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This was Rishi Sunak’s first conference speech as Prime Minister. And given Labour’s substantial lead in the polls, he must have been uncomfortably aware it could also be his last.

So yesterday was his chance to start shifting the dial; to articulate a positive vision for Britain before work starts on what will be a make-or-break Tory manifesto.

With a general election in the offing, the Conservative faithful were hoping to be inspired. They desperately wanted to witness a dynamic and assured performance signalling that Mr Sunak had the stomach for the forthcoming fight.

Did he deliver? The answer was an emphatic ‘yes’. No one expected Mr Sunak to scale Churchillian heights of oratory.

But he came across as energetic, inventive and likeable. Here was a man of prime ministerial substance.

DAILY MAIL COMMENT: Did he deliver? The answer was an emphatic ‘yes’. No one expected Mr Sunak to scale Churchillian heights of oratory

His speech bristled with traditional Tory values: Strong defence, sound money, the family, enterprise, hard work and the vital importance of a good education for all, to secure the equality of opportunity without which there can be no social justice.

In the most powerful passage, Mr Sunak spoke passionately about his own rise from being the grandson of Indian and East African immigrants ‘who arrived here with nothing’ to Downing Street.

Anyone prepared to work hard and show initiative could succeed in Britain, he said – irrespective of their skin colour.

‘Never let anyone tell you that this is a racist country,’ he said. ‘I am proud to be the first British Asian prime minister… but I’m even prouder it’s just not a big deal.’

How starkly this contrasts with the Left’s view of the UK as a swamp of bigotry, a depiction as inaccurate as it is insulting.

On wokery, Mr Sunak was equally sound. Wading into the culture war being waged by trans activists who try to bully others into believing people can change sex at will, he said: ‘They can’t. A man is a man and a woman is a woman. That’s just common sense.’ 

Now he must crack on with issuing guidance to schools and the NHS to halt the spread of this pernicious ideology.

The central purpose of the PM’s hour-long speech was to portray himself as someone who will take difficult decisions in the country’s long-term interests, not just for short-term opportunism.

He came across as energetic, inventive and likeable. Here was a man of prime ministerial substance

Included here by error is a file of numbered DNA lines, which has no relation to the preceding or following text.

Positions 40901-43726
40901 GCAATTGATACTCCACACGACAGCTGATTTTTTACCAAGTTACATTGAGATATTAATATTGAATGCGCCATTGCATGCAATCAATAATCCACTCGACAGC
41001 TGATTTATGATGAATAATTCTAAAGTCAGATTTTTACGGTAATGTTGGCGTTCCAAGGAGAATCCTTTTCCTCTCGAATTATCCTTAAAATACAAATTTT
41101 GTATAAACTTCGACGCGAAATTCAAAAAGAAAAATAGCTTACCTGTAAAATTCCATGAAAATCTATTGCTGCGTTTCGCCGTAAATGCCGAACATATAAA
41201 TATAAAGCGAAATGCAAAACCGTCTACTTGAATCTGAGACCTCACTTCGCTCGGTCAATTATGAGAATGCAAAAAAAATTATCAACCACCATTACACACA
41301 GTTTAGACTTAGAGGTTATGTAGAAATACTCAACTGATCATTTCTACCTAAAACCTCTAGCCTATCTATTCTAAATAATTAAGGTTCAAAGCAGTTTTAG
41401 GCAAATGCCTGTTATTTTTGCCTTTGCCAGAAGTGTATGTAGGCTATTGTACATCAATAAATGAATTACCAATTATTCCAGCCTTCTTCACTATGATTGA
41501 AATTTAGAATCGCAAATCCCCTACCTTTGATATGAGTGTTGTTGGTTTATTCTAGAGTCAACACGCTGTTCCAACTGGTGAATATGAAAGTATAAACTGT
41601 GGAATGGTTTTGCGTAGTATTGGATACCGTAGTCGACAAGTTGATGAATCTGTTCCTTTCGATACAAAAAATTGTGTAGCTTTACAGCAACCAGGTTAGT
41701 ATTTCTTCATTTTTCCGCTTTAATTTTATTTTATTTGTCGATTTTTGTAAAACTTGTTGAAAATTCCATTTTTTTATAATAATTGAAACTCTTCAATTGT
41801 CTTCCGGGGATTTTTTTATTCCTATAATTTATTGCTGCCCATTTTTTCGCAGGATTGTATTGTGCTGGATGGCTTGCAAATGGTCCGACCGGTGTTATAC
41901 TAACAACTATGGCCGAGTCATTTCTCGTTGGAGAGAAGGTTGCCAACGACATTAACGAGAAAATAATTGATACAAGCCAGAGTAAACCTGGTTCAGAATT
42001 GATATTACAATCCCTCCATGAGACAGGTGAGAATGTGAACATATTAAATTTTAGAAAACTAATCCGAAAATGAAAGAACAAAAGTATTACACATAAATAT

Many will say that as the leader of a party that has been in power for 13 years, persuading voters he represents change will be a difficult sell.

But the PM made a bold start. Axing the northern leg of HS2 provoked howls he was betraying the North. But the planned line had become a parable for monstrous public sector waste. Ploughing the £36billion saved into rail, road and bus projects in the regions may be better for levelling-up.

While the Mail is instinctively suspicious of the ‘nanny state’, many will like Mr Sunak’s pledge for a phased ban on smoking.

He also plans to scrap A-levels and give whole-life sentences for sadistic and sexual murders. Gripping the Channel migrant crisis and the cost of living is also vital.

One observation though: How significant was it that Mr Sunak omitted mass immigration? With net migration at a staggering 606,000, surely an issue of such public concern deserves attention?

Nor is it over-critical to point out that while promising tough decisions, he devoted none of his speech to housing, public sector cuts and energy security. All are vital to restoring the nation’s fortunes.

Still, Mr Sunak deserved his rapturous reception. He has shown he has some of the ideas needed to transform the country.

Now we will see what Sir Keir Starmer has in his locker at Labour’s annual shindig. So far, his constant U-turns make it impossible to know what he stands for.

When voters go to the polls, the winning party will be the one most trusted to carry the country forward. Mr Sunak has made a compelling case it should be the Tories.

Content source – www.soundhealthandlastingwealth.com

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